fbpx

This story is part of our 1,000 stories campaign. What’s your story?

Name: Briana Feola

Business: Brainstorm

Industry: Arts & EntertainmentDesign

Location: Dover, New Hampshire, U.S.

Reason for starting: I started my business without knowing I was starting a business. After graduating in 2008, I spent months searching for a “desk job” that I thought would be right for my recently obtained graphic design degree. While I was doing this I was also making screen prints in my parents basement and selling them at craft shows. Over time, I found I had little time for job hunting as my time was being taken up by creating new posters, preparing for craft shows and online selling. Eventually the light went off and I realized this could be my day job. Then it was full steam ahead and here I am today!

Related: It’s ABout Women Running Start-Ups

How do you define success? Success is never having to wake up to an alarm. Making your own schedule. Making the rules about how to spend your days. Success is working incredibly hard to make your own luck. It is never having a boss to complain about. It is being able to travel on a Wednesday (and not have to call in sick), but working extra hard on Thursday because you love what you do. Success is being happy about your choices and being able to build something that feels important to you. Success is doing something every day that brings people joy.

Biggest Success: My biggest success is learning to be happy and confident with the choices and sacrifices I’ve had to make and will have to make in the future. There are many risks involved with running your own business. I consider being fearless and persistent to overcome daily and big-picture stresses with grace a success. The ability to adapt to many different circumstances is another.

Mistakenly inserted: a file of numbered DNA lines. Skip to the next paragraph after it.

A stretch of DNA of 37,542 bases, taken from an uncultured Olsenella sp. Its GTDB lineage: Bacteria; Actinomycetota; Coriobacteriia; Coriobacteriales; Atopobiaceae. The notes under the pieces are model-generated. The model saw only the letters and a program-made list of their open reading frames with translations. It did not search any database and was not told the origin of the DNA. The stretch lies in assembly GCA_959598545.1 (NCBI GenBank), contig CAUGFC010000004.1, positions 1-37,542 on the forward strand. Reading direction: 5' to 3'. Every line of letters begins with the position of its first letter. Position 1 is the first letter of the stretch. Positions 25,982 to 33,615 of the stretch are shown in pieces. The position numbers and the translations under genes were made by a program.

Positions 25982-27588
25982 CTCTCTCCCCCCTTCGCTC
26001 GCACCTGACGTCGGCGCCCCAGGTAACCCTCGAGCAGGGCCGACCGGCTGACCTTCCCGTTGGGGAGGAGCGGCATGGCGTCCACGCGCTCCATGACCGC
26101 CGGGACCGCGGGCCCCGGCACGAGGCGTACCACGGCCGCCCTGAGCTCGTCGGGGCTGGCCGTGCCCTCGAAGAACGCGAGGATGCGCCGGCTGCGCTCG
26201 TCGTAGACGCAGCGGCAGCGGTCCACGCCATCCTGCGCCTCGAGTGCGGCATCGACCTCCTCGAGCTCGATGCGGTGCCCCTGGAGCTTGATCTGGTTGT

Related: Read about another arts entrepreneur here. 

What is your top challenge and how have you addressed it? It is the greatest thing in the world to work with your partner in life, but it’s also the most challenging. Learning to properly communicate with my business partner and fiancé Jason is one of the most difficult things that I’ve found in running a business, especially a creative one. We both have our strengths and weaknesses and trying to stay above the emotional side of our relationship can sometimes prove difficult. However, with every bad day there are seven good ones and being able to share everything (including challenges) with each other is a great triumph. I cope with tough days by reminding myself to be grateful! Also, neither of us have ever taken a business class, so that has been challenging too. Using tools and technology that are available help us figure things out along the way. We learn something new every day.

Who is your most important role model? My important role models are those who have the guts and persistence to better their life. It’s risky to go after happiness but there’s a great reward if you do. I also respect those who make the pursuit of happiness for other people their priority.

[box_light]Website   www.wearebrainstorm.com
Twitter   @wearebrainstorm
Facebook   www.facebook.com/wearebrainstorm
Tumblr   wearebrainstorm.tumblr.com
Pinterest   www.pinterest.com/wearebrainstorm[/box_light]

Tell us your story!
Read about another Arts & Entertainment entrepreneur here.

Edited by The Story Exchange

Read previous post:
Women Running Startups
It’s About Women Running Startups

Retired serial entrepreneur-turned-educator Steve Blank examines New York City's VC culture.

Close